The January Dancer by Michael Flynn
Review Summary: Overall, the novel worked, but just seemed to be lacking the depth to really bring everything to life, and probably could have benefited from expansion into a duology.
I really enjoy the way Flynn works his stories, developing multiple characters and viewpoints on the same thread, with each character having something intrinsically interesting about them as a person. His writing is excellent, his story ideas unusual enough to be remembered, and his plotting usually works very well throughout the novel.
In The January Dancer, Flynn’s characters are by necessity a little more sparsely drawn than usual, as the mystery of the motivations and character of the various people in the novel is a major part of the narrative. The true identity of the narrator can’t be tipped off before the end of the novel, though the effort does leave a lot of loose ends in this particular case.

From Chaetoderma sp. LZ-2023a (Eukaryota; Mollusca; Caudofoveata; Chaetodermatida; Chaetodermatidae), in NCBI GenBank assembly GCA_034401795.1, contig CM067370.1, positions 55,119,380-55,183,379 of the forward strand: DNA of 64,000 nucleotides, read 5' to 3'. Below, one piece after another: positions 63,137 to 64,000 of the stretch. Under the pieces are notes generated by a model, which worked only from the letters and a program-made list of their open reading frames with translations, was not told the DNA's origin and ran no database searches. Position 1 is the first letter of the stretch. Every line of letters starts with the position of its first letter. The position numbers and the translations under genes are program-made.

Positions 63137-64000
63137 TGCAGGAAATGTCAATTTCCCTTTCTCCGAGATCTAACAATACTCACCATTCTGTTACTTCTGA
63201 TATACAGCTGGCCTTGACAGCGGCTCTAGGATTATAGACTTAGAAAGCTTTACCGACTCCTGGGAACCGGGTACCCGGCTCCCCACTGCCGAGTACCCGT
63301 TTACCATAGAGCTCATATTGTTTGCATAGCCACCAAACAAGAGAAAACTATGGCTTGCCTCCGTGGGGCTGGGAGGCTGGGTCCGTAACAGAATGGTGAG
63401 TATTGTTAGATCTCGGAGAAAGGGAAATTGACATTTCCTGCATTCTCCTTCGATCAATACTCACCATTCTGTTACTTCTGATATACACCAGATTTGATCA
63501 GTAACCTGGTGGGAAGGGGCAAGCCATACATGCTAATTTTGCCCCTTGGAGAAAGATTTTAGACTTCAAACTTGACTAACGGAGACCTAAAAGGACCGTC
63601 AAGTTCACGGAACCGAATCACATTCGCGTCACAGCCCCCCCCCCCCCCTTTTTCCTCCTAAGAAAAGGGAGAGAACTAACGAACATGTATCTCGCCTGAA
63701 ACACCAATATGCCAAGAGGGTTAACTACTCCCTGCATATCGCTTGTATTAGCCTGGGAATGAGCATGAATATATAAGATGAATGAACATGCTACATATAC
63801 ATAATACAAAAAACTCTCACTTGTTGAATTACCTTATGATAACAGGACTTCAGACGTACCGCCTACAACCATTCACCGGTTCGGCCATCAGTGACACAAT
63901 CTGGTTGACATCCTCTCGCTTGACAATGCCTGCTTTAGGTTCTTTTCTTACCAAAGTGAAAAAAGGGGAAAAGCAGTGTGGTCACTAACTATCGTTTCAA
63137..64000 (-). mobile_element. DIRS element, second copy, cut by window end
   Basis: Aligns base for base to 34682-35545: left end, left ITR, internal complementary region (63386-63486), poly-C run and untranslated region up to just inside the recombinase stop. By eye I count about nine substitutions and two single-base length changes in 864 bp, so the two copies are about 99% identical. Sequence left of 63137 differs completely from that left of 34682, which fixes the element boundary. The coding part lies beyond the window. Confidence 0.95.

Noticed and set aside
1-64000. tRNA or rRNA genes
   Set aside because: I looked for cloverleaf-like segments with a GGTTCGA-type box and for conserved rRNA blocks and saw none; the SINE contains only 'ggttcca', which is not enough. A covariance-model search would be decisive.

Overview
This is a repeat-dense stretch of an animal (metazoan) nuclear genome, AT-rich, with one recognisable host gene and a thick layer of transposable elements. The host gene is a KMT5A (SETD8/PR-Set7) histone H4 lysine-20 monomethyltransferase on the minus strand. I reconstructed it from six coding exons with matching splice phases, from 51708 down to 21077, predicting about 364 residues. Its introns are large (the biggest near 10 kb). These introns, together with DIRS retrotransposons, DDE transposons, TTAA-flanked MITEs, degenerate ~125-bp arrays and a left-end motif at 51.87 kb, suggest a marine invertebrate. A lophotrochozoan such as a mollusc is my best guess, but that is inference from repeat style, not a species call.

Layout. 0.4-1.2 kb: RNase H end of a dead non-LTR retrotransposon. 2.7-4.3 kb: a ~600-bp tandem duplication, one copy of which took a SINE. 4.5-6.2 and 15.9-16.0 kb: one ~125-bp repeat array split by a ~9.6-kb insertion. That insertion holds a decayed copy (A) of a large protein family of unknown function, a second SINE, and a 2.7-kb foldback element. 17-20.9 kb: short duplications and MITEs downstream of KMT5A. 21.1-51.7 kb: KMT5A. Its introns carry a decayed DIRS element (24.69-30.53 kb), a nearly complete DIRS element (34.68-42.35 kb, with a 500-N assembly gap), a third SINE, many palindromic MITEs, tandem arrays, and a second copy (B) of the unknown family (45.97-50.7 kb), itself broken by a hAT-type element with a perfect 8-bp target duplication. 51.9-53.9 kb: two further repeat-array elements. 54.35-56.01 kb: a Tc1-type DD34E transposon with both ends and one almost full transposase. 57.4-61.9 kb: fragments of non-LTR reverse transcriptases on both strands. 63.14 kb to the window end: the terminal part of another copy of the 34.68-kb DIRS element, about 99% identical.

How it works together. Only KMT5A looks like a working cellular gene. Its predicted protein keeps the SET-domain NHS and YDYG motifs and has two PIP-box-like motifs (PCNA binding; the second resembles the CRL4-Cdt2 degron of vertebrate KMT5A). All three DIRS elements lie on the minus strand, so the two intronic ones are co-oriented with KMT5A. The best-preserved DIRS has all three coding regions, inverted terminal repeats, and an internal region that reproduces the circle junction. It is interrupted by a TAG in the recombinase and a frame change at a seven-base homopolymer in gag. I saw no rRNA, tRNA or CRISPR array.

Plot-wise, the story moved along logically enough until the end. The ending worked, but seemed rather abrupt, a quick, clean ending to what had all the promise of being a terrible, ugly, messy solution. If anything, the story could definately have been expanded to a larger, more in-depth and galaxy-spanning format – a fuller background may have lent the key events in the story more power than they were.
Thematically there were several interesting ideas in the novel – evidence and legends of “pre-humans”, a variety of governing bodies, enforcers, corporate interests, amalgamated world cultures, and the idea of multiple people running multi-faceted games against each other in their quest for a potentially powerful artifact. Again, the short format (350 pages, total) really limited what the author was able to accomplish in this realm, however.
Overall, the novel worked, but just seemed to be lacking the depth to really bring everything to life, and probably could have benefited from expansion into a duology.